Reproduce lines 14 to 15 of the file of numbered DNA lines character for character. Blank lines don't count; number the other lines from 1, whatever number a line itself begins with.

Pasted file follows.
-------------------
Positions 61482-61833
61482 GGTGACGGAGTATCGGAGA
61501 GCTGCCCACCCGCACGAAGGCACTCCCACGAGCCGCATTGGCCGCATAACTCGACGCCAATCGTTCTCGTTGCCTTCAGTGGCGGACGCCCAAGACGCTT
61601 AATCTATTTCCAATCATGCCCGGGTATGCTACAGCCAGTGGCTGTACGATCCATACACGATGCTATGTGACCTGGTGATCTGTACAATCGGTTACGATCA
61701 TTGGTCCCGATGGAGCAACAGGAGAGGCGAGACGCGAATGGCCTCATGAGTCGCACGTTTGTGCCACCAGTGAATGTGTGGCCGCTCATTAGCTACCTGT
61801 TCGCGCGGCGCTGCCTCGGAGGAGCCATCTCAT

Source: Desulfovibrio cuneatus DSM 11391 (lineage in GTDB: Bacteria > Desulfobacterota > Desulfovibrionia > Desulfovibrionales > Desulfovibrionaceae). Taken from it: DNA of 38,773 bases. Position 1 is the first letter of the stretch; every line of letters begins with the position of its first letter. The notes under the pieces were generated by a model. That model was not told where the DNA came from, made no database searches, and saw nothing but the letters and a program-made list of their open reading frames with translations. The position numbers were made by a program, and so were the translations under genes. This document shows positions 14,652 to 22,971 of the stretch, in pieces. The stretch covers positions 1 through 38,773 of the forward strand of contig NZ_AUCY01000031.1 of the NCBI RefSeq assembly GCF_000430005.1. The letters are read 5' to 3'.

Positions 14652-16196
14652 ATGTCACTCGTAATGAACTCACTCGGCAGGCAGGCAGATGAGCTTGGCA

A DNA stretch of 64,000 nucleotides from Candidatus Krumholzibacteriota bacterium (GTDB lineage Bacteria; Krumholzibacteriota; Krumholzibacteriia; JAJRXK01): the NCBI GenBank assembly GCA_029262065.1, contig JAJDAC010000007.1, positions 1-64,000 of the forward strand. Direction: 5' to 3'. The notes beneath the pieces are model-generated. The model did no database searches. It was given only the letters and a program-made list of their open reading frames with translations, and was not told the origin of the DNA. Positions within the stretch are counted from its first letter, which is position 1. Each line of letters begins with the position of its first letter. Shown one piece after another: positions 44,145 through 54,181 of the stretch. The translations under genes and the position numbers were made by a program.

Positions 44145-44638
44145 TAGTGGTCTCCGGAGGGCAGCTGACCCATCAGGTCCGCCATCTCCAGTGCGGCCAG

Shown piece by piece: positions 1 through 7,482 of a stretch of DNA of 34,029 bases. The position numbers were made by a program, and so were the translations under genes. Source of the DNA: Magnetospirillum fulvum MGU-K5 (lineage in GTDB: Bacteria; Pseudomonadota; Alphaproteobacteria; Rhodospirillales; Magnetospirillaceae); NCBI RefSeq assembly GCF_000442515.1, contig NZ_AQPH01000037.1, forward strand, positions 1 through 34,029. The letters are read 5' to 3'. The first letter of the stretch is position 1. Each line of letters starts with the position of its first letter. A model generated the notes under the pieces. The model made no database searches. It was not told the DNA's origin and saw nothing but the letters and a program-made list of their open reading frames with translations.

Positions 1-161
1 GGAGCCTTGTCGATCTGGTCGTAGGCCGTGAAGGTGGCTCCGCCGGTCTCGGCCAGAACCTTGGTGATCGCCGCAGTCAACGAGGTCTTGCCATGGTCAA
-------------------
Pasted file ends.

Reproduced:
Positions 1-161
1 GGAGCCTTGTCGATCTGGTCGTAGGCCGTGAAGGTGGCTCCGCCGGTCTCGGCCAGAACCTTGGTGATCGCCGCAGTCAACGAGGTCTTGCCATGGTCAA